Enterprise project management calls for reviews at multiple points during the project lifecycle. PMI recommends commitment, startup, progress, and close-out reviews. The intent of these reviews is to provide attention through checks on standards, status, and issues, as well as form risk mitigation plan updates. Additionally, reviews support the project managers to provide a value-add consultation. 

4. Project Management Coaching

Coaching accelerates project managers’ competence and decision-making abilities, as well as reduces dropout rates. The coach’s role is to act as a mentor, help during critical periods, and offer assistance in high-risk decision-making. A strong coach will help the project manager understand the need for skill growth and build their development plan.

5. Escalated Issue Management

Projects often consume more effort and time than necessary, or they fail due to an inability to spot and take on issues as they arise. Issues from different projects that share core issues are analyzed, and results are used to prioritize system or organizational changes, departmental quality initiatives, or other challenges that prevent progress. It can be helpful to have a checklist for process reviews.

6. Time Tracking and Accounting

This is one of the most critical — and most difficult — aspects of project management. Time tracking and accounting are essential for current and historical reporting and understanding project ROI. Create estimation guidelines, based on past projects and managed at the project manager level, and have the project manager review them and check overspending time and budget. Project management software is invaluable in making time tracking and accounting more manageable and shareable, and in creating a database in which you can develop dollar and time estimation guidelines.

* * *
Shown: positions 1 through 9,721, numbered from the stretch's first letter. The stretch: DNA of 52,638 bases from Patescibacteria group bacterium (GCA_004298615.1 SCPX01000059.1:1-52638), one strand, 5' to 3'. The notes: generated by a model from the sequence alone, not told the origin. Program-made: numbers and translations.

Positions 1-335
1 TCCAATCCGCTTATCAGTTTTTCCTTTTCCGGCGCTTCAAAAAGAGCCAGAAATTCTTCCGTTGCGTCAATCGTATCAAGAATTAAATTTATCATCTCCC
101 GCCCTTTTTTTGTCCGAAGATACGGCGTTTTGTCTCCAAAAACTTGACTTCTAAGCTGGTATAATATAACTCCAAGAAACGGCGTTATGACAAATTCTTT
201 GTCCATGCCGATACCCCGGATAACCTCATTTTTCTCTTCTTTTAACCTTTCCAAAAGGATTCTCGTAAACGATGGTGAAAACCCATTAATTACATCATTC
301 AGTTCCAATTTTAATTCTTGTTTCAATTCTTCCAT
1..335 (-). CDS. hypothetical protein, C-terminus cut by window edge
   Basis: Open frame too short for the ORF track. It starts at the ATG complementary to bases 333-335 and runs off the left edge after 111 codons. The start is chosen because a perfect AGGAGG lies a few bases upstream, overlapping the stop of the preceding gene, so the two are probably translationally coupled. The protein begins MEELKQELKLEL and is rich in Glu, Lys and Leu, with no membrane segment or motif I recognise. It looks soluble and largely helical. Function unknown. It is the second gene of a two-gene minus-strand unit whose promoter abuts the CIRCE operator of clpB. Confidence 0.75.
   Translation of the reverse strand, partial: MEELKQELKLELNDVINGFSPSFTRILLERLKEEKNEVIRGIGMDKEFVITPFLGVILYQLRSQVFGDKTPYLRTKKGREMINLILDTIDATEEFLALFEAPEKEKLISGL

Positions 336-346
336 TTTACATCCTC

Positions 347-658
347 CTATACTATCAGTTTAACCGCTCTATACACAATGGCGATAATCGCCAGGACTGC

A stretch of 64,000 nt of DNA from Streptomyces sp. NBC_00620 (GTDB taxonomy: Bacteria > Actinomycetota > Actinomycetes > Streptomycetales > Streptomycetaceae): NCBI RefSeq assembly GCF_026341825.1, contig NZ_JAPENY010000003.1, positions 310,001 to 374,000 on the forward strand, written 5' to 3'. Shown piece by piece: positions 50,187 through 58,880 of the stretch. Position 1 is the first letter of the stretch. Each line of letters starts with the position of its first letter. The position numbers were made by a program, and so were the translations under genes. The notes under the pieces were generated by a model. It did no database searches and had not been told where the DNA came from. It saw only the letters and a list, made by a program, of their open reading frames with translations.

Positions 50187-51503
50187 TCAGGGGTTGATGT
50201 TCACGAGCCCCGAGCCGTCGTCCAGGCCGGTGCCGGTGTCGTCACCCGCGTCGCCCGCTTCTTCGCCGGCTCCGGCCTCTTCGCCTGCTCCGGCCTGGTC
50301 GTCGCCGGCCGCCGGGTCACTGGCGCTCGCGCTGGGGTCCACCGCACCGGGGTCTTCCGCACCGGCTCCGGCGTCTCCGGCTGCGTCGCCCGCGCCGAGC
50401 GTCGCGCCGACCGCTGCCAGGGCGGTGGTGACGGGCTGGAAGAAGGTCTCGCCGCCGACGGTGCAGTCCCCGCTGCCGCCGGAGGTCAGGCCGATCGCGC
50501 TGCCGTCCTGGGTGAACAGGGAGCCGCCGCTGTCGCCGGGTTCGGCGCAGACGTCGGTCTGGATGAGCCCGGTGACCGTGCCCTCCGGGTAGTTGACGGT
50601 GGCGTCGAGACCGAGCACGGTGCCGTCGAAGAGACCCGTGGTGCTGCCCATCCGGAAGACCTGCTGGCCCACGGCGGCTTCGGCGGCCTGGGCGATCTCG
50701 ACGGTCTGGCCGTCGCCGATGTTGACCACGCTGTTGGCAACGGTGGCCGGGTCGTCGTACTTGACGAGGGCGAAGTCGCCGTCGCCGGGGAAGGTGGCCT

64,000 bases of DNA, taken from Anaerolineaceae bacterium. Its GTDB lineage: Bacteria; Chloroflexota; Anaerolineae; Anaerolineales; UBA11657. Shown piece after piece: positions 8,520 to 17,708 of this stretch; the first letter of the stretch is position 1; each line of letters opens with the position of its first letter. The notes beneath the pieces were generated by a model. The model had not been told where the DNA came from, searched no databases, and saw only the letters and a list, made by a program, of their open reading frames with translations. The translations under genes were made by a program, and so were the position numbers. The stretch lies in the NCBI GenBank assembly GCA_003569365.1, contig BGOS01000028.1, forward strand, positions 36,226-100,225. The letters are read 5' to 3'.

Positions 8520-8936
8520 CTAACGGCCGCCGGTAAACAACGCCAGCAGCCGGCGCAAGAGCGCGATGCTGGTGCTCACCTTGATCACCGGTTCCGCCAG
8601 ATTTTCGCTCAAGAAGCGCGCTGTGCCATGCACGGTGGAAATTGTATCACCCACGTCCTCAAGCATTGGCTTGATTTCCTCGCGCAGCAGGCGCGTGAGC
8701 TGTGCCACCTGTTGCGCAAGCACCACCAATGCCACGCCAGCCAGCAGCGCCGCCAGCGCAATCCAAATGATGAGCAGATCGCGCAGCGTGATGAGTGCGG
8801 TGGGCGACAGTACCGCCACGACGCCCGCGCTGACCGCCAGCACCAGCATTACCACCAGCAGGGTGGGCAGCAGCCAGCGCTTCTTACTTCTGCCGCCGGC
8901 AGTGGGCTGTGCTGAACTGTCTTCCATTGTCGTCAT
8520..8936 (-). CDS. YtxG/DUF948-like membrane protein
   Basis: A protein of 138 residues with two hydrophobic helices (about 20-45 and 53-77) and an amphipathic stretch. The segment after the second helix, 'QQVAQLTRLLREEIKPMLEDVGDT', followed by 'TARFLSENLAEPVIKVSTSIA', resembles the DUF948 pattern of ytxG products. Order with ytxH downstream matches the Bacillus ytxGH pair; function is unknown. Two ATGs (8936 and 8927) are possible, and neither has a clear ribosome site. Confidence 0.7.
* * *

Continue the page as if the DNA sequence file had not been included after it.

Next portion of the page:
Project Budgeting Template

Project Budgeting Template

Download Project Budgeting Template

Microsoft Excel | Smartsheet


Deliver projects on time and under budget with this budgeting template, which allows you to track labor, fixed costs, materials, and other elements. Easily manage additional spending and provide insights into budget variance, so all team members and stakeholders are informed with this practical template.

7. Software Systems

Businesses can use enterprise project management software to gauge progress, handle scope creep, and reliably deliver projects that match business goals. Tools are available as separate tools for niche buyers or complete suite solutions. 

What Are Enterprise Projects?

Transformation and change-oriented companies lean into enterprise projects, which are large-scale projects that impact the entire organization and include hundreds (or even thousands) of stakeholders. Companies with a global footprint increasingly adopt enterprise projects to improve company culture, create shareholder value, and deliver quality products.

Here are a few examples of enterprise projects: